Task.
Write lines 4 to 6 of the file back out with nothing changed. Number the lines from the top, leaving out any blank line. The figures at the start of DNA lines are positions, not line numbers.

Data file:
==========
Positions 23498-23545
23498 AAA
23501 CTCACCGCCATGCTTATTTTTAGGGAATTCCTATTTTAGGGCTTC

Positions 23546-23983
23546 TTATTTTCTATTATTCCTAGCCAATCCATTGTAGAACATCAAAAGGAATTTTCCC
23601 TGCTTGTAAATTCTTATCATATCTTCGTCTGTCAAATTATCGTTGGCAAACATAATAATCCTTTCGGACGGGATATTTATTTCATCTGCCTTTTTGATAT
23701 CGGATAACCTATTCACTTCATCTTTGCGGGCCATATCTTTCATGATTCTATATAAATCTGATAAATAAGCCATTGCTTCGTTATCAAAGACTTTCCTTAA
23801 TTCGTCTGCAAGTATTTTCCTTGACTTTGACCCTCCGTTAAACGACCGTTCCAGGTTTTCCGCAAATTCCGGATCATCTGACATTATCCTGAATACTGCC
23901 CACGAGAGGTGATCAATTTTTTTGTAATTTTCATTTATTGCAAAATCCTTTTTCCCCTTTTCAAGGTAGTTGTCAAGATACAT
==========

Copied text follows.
Positions 23546-23983
23546 TTATTTTCTATTATTCCTAGCCAATCCATTGTAGAACATCAAAAGGAATTTTCCC
23601 TGCTTGTAAATTCTTATCATATCTTCGTCTGTCAAATTATCGTTGGCAAACATAATAATCCTTTCGGACGGGATATTTATTTCATCTGCCTTTTTGATAT